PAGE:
The Irregulars Chapter Eight: The Ecstasy of Life
Rebecca Hodgson, Tom Bidwell (executive), Greg Brenman (executive), Jude Liknaitzky (executive) for Drama Republic/Netflix
directed by Joss Agnew
starring McKell David, Thaddea Graham, Jojo Macari, Harrison Osterfield, Darci Shaw, Henry Lloyd-Hughes, Eileen O'Higgins, Clarke Peters, Royce Pierreson, Dominic Carter, Alex Ferns, Lisa Dwyer Hogg, Andre James, Allison Saxton, Madeleine Tan
written and created by Tom Bidwell, based on characters created by Arthur Conan Doyle, music by Paul Haslinger
The Irregulars, Sherlock Holmes, Sherlock Holmes (Henry Lloyd-Hughes)
With the Linen Man (Clarke Peters) having torn the Rip wide open with
the help of Sherlock (Henry Lloyd-Hughes), chaos erupts all over London,
but fortunately, Watson (Royce Pierreson) and the Irregulars - Bea
(Thaddea Graham), Spike (McKell David), Billy (Jojo Macari), Leopold
(Harrison Osterfield) and empath Jessie (Darci Shaw) - are in hot pursuit.
But then while trying to track the Linen Man through some tunnles, a
cave-in cuts the boys off from the girls and Watson, and while the former
have to return home having achieved little, Jessie soon catches up with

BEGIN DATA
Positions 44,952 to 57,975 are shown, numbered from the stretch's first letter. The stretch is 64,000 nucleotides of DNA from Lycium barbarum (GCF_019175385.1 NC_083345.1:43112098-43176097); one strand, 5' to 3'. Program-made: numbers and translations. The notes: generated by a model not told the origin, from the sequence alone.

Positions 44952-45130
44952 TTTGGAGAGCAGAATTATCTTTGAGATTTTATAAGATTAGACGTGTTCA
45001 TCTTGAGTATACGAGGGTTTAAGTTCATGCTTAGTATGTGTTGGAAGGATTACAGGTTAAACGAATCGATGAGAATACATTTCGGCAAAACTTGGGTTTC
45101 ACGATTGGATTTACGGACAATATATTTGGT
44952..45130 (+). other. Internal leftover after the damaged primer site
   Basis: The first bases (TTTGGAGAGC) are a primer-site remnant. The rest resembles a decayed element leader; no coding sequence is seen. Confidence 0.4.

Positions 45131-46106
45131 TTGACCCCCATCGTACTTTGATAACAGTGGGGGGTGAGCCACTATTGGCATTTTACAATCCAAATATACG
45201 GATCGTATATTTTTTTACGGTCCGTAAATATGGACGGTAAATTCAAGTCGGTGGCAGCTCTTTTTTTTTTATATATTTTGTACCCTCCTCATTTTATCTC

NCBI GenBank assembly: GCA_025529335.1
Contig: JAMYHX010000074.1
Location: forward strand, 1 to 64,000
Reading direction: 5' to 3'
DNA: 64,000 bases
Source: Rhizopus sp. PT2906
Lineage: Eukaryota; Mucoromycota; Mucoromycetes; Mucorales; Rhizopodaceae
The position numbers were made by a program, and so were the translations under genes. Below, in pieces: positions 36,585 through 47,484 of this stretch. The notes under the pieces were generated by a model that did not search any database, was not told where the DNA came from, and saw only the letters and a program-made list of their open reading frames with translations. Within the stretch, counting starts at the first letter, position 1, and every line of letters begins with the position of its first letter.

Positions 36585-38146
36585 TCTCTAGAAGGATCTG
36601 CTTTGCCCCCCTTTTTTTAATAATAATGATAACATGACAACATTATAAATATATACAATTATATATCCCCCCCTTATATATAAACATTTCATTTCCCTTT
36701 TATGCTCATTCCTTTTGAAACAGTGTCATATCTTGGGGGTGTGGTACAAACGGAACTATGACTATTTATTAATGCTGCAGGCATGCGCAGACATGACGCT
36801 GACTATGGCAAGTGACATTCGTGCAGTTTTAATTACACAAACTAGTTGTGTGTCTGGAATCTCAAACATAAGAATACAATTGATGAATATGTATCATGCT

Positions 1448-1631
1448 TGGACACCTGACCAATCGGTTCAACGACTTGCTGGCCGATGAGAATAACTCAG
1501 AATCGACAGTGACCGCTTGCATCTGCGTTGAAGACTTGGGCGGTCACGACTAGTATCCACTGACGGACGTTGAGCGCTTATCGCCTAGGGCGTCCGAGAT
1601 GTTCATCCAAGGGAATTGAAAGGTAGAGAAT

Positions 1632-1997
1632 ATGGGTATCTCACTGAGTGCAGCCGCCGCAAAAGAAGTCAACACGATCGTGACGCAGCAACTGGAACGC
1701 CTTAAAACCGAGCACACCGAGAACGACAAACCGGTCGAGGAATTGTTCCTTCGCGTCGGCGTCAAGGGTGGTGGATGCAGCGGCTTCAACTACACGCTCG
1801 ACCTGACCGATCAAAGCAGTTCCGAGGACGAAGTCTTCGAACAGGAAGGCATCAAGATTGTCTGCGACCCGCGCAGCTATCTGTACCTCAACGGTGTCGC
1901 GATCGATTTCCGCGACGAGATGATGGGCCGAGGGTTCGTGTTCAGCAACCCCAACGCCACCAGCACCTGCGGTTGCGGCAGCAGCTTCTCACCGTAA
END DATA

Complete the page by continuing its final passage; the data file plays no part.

the Linen Man, and in a battle of wits manages to enter his mind and
confront him with every death that he has caused, who are quite a few,
which ultimately scares him enough to fall into a pit to his death.
However, the Rip is still opening, and it seems Sherlock is very much in
favour of this - as eventually the Rip reveals Sherlock's true love Alice
(Eileen O'Higgins), Bea and Jessie's long dead mother, who sees this as a
great opportunity to be reunited with her love and daughters - even if our
world will be destroyed by the world on the other side of the Rip,
Purgatory. And Alice even convinces Bea of her cause, only Jessie sees
that it will bring only death and destruction, so she goes into Bea's mind
and convinces her that this world, despite having treated them poorly,
deserves a chance - and Alice fades, the Rip closes, and Sherlock leaps
into it pretty much the last moment to be with Alice ...
finale to a rather uneven series that strains the theme of the lost mother
a bit too much and also apart from that isn't at all free of clichés, but
seems more coherent and less random than earlier episodes, and it really
ties up most loose ends, too. Nothing great, but a sort of satisfying
conclusion at least.